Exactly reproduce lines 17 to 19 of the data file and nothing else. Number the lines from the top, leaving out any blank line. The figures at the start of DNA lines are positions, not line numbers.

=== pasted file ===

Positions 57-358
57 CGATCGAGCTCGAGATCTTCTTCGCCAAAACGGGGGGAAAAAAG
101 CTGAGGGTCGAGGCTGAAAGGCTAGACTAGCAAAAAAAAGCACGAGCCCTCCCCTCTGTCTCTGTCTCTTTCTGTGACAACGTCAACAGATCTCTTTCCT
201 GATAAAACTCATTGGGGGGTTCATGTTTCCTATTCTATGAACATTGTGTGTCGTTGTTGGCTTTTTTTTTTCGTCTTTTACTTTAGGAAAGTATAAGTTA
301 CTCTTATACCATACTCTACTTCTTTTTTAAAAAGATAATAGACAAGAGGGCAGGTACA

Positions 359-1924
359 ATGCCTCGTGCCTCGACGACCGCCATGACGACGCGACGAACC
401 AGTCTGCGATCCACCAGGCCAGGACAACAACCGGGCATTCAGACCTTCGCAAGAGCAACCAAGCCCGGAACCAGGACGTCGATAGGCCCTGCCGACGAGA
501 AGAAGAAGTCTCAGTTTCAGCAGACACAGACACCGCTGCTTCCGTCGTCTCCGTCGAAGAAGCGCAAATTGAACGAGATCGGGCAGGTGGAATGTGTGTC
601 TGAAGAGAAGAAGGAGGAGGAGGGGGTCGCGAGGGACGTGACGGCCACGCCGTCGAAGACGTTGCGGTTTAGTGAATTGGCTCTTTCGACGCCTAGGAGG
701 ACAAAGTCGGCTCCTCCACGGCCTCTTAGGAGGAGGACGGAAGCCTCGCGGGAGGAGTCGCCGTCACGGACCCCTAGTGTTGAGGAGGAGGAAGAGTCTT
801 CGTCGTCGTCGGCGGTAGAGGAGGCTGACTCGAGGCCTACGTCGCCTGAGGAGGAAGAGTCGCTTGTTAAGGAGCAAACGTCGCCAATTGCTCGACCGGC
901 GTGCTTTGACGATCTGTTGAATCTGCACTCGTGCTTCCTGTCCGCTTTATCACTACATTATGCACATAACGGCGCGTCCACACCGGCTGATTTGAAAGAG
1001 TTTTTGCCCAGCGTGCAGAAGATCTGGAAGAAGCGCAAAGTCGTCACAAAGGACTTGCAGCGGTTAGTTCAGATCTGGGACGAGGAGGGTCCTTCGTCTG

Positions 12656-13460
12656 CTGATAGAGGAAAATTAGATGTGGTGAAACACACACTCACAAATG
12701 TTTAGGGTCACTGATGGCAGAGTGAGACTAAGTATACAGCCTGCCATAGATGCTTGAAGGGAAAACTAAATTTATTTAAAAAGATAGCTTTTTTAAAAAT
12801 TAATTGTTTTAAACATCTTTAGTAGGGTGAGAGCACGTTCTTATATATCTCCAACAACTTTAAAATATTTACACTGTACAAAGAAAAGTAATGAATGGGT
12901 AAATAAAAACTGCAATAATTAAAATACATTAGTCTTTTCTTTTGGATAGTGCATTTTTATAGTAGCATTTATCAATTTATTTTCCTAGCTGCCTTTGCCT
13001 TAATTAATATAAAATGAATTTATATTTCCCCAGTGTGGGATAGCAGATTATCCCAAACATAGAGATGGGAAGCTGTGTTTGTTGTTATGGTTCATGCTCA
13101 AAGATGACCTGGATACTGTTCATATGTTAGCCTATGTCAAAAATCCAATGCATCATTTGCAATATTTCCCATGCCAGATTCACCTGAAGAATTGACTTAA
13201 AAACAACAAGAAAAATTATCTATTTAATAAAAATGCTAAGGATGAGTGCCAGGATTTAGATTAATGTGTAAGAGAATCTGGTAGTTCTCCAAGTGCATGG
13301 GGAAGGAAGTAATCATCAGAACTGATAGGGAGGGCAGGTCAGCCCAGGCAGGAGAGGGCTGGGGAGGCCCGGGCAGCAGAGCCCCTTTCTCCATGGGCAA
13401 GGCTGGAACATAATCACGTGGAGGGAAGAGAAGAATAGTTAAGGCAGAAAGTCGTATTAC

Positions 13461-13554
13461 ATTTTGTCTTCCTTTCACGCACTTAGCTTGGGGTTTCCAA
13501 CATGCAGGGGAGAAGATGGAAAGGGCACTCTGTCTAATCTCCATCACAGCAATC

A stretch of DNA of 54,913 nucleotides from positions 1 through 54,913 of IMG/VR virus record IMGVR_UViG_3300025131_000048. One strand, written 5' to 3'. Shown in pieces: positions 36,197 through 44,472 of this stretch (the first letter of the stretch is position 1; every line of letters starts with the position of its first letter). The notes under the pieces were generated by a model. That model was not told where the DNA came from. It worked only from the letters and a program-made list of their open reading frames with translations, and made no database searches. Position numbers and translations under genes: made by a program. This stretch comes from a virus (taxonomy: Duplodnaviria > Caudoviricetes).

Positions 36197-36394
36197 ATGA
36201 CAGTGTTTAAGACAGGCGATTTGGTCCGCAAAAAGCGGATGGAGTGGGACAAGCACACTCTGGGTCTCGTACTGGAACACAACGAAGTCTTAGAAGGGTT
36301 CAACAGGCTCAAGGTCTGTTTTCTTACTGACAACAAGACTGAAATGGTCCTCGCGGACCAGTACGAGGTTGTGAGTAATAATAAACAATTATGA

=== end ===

12701 TTTAGGGTCACTGATGGCAGAGTGAGACTAAGTATACAGCCTGCCATAGATGCTTGAAGGGAAAACTAAATTTATTTAAAAAGATAGCTTTTTTAAAAAT
12801 TAATTGTTTTAAACATCTTTAGTAGGGTGAGAGCACGTTCTTATATATCTCCAACAACTTTAAAATATTTACACTGTACAAAGAAAAGTAATGAATGGGT
12901 AAATAAAAACTGCAATAATTAAAATACATTAGTCTTTTCTTTTGGATAGTGCATTTTTATAGTAGCATTTATCAATTTATTTTCCTAGCTGCCTTTGCCT